The Advanced Data and Workflow group interns are finding solutions for large-scale, data-intensive problems

Each year, the US Department of Energy’s (DOE’s) Oak Ridge National Laboratory (ORNL) welcomes a new group of summer interns from a wide range of backgrounds.

Through opportunities offered by the lab and Oak Ridge Associated Universities, these interns are given a unique educational and professional opportunity that introduces them to the arena of “Big Science.”

Of the 1,018 interns for the summer of 2019, 35 are working in the National Center for Computational Sciences (NCCS) and the Oak Ridge Leadership Computing Facility (OLCF), a DOE Office of Science User Facility located at ORNL, where they are learning how to conduct research in a high-performance computing (HPC) environment. Seven interns in the NCCS’s Advanced Data and Workflow group shared their experiences so far at ORNL.

Four of the seven featured ADW interns (left to right): Shuto Araki, Emily Costa, Yuya Kawakami, and Sajal Dash.

Four of the seven featured ADW 2019 interns are shown in front of Titan (left to right): Shuto Araki, Emily Costa, Yuya Kawakami, and Sajal Dash.

Reid “Vinny” Paris is completing his third internship with ORNL this summer before returning to Iowa State University to pursue a PhD in statistics. Under his mentor, George Ostrouchov, Paris works to bring classical statistical programming ideas to supercomputer scale.

During his internship, Paris has worked with EnergyPlus, DOE’s open-source whole-building energy modeling (BEM) engine. The program, which has been under development since 1997, simulates buildings based on an array of characteristics to model energy consumption. The sheer number of potential variables in these models tends to slow down the simulations, which is where Paris’s role comes in. By grouping variables with similar behaviors into larger categories, simulations can be greatly sped up.

“This summer my programming skills have improved dramatically. Working with batch scripting, sending things to supercomputers, virtual machines, even remote logins, all that is basically new, and I’ve had to learn as I go. And, even though grouping experiments is technically part of my subfield, I’ve never dealt with them. I’ve kind of had to read papers and communicate some with my mentor and make it up as I go.”

Shuto Araki has been working under his mentor in the Advanced Data and Workflow group, Junqi Yin, to deploy deep learning frameworks that help Summit fully use resources and run artificial intelligence (AI) programs quickly. For Araki, this means examining the way that Summit’s 4,608 nodes share data and communicate with each other.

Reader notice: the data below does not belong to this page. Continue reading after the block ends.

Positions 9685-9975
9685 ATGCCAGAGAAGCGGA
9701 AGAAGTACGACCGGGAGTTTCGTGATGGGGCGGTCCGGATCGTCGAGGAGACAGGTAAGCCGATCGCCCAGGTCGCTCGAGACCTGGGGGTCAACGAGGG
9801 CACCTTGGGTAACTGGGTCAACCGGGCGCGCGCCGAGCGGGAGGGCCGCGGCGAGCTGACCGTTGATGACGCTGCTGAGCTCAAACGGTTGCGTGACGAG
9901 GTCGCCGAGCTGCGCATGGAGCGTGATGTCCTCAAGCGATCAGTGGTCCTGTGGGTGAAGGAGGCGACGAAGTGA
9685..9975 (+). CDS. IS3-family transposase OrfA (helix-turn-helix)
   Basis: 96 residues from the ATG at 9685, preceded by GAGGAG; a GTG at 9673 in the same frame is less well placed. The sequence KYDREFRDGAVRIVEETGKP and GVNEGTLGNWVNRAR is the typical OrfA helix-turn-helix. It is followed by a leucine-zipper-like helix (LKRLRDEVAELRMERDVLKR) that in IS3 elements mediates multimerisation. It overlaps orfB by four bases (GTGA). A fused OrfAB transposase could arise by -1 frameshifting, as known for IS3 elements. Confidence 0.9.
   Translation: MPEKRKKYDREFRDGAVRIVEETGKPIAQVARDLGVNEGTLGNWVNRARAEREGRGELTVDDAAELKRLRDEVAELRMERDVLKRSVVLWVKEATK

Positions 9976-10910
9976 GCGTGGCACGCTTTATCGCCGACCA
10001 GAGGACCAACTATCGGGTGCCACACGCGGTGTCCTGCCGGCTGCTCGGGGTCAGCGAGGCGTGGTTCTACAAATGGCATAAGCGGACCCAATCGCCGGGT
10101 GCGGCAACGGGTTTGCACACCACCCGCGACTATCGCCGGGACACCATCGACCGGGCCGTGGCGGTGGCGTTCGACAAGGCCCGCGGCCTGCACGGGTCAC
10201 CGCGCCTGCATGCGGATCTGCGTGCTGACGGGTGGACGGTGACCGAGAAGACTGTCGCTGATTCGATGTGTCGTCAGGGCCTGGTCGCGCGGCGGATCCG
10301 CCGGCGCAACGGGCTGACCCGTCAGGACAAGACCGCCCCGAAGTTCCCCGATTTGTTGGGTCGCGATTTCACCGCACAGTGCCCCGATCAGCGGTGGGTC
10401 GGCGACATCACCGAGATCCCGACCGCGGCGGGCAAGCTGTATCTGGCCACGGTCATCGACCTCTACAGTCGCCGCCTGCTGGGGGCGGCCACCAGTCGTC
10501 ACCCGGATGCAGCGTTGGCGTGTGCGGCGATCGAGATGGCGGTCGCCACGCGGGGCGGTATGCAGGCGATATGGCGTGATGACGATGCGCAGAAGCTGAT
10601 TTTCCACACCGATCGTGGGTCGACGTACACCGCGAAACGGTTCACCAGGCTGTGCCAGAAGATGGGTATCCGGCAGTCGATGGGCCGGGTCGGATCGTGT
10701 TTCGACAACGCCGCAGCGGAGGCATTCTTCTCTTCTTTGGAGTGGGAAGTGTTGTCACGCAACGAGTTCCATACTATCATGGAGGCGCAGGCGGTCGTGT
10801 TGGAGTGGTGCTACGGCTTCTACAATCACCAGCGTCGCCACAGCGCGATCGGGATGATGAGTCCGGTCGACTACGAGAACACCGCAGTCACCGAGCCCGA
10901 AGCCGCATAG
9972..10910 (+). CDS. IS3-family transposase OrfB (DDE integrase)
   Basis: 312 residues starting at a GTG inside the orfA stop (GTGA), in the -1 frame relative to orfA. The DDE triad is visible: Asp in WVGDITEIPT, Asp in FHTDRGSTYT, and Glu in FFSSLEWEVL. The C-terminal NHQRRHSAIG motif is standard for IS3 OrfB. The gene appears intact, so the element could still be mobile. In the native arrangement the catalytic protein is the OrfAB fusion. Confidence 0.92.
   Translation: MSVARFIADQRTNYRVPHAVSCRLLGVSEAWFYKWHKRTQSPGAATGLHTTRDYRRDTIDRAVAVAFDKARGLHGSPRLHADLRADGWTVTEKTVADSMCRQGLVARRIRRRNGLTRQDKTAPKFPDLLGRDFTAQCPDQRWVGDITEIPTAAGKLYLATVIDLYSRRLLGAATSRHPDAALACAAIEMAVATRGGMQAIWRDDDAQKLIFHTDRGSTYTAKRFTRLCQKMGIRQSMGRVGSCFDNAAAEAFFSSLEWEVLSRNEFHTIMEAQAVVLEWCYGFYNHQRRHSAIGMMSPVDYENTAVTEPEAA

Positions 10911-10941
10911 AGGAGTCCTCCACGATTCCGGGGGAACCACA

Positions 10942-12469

Araki says his internship at ORNL has introduced him to the more applicable elements of deep learning and AI.

“I’ve learned so much about the practical aspects of deep learning,” Araki said. “There are so many things you can do; deep learning is everywhere, and the potential is growing every day. Self-driving cars, Google Translate, all of these are achieved the same way. That’s fascinating to me.”

This fall, Araki will begin his senior year at DePauw University in Indiana where he is pursuing degrees in computer science and mathematics, as well as a minor in economics.

Tyesha Ruffin will receive her bachelor’s degree from the University of West Alabama after her internship with ORNL and will then pursue her master’s in computational science engineering at North Carolina A&T State University.

This is Ruffin’s second summer interning at ORNL, and her current project finds her improving data estimation methods for the GOES 13 Satellite. Launched in 2010, the satellite is part of a collaborative project between NASA and NOAA that seeks to spot and predict potentially life-threatening weather in and around the United States.

“Last summer I wasn’t as familiar with data science engineering,” she said, “so I was basically learning how to perform the preliminary work, and then this summer I added on to that and started doing calibration and remapping. It’s nice to now be putting things into practice rather than being stuck in the preliminary part. I like actually getting to the gist of what I’m supposed to be doing, and it’s really made me more interested in data science engineering.”

Whitney Nelson is a second-year master’s student in human-computer interaction at Georgia Tech. Her work with ORNL attempts to address the unique challenges that arise through virtual reality–based collaborative visualizations for HPC.